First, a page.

When founding Tesla Motors (NASDAQ:TSLA), Elon Musk and company certainly knew that turning the automaker into a viable business enterprise wouldn’t be easy. Exceptional engineering aside, the automotive market as a whole tends not to take kindly to newcomers, especially those with such a radically different approach to the conventional transportation model.
Having seemingly overcome vast numbers of obstacles, Tesla has ended up snagged on one of the challenges that many likely thought would be smoothed out rather easily: states’ unwillingness to let Tesla set up shop within their borders due to dated legislation that gives preferential treatment to the conventional dealer model. Of these battles, one of the hardest fought has taken place in North Carolina.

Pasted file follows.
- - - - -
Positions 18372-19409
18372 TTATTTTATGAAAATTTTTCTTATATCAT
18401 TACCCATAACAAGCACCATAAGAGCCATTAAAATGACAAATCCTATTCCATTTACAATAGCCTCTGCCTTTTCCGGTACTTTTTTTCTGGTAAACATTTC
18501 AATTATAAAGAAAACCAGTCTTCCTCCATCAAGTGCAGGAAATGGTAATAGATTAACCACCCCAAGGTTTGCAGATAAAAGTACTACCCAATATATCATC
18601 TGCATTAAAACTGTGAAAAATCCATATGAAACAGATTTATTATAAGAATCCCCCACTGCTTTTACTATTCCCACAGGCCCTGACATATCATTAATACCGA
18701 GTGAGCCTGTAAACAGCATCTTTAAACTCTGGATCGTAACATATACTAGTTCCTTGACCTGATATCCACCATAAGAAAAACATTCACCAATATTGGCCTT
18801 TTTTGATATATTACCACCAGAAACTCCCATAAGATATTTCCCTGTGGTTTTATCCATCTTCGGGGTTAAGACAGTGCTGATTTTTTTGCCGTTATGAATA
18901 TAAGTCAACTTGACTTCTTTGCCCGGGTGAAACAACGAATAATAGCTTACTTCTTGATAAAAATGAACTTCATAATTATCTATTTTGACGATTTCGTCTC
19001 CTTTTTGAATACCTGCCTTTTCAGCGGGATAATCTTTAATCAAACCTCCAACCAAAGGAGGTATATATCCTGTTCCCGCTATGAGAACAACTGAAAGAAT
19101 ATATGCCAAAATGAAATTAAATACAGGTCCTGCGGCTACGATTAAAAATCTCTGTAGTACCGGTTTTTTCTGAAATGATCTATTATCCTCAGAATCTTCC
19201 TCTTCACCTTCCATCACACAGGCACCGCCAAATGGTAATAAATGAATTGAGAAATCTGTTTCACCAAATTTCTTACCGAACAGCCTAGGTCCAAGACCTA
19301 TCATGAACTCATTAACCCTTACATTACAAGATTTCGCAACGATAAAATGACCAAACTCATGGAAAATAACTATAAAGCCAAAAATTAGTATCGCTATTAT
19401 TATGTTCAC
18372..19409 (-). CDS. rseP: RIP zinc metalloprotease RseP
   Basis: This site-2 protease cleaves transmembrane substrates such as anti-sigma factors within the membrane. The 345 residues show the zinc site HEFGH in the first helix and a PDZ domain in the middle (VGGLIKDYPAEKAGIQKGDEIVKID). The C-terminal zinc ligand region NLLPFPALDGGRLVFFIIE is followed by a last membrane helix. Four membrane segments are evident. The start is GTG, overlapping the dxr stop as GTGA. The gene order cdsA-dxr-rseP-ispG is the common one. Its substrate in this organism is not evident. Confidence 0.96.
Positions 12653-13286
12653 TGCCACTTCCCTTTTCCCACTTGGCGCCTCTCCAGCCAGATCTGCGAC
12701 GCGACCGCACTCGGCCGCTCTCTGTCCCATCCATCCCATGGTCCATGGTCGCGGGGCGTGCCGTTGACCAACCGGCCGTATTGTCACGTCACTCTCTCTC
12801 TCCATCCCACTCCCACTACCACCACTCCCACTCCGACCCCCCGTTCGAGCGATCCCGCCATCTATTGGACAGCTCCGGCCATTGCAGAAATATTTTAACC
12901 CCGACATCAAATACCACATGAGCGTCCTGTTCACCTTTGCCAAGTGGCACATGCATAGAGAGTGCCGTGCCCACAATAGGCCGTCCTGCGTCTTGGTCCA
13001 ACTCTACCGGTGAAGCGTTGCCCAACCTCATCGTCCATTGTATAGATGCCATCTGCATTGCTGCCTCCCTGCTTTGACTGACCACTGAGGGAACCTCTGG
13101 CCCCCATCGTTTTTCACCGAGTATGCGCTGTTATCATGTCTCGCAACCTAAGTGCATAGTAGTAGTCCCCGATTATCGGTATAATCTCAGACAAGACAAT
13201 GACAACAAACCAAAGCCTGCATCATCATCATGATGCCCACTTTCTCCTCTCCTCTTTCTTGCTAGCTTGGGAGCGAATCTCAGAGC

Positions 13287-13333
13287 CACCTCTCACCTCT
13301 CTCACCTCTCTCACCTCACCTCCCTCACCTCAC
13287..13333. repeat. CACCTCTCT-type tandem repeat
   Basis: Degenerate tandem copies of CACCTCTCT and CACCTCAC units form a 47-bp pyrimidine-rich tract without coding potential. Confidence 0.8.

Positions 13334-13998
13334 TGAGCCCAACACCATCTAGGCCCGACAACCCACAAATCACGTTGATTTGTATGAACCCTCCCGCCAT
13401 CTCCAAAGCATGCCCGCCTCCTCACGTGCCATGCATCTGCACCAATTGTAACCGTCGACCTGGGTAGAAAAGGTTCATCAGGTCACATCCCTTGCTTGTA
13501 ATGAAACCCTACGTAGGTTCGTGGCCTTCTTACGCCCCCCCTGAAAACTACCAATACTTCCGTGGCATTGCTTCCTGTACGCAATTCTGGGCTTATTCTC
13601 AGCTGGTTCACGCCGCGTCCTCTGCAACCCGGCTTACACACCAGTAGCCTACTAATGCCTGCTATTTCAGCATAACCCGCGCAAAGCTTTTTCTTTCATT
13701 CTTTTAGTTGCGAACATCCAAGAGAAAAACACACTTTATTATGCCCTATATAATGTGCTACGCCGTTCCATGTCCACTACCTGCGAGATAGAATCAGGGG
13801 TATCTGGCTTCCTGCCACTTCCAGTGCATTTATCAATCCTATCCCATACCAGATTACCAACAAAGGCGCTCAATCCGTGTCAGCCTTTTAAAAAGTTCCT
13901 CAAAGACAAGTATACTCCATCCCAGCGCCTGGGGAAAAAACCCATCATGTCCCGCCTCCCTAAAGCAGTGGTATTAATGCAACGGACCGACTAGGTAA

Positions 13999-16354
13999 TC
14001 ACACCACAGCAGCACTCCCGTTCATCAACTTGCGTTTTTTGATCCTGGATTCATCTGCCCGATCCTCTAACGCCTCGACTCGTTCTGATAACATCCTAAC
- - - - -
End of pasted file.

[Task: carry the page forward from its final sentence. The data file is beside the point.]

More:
After a failed court attempt to urge the state to allow Tesla to set up a showroom, the electric vehicle manufacturer has brought out the biggest, most powerful weapon in its arsenal: its only vehicle in production, the Model S sedan. North Carolina’s Senate also voted unanimously to block online auto sales, the backbone of Tesla’s marketing model. Dealers, salesmen, et al. are essentially replaced by an online menu and a credit card form.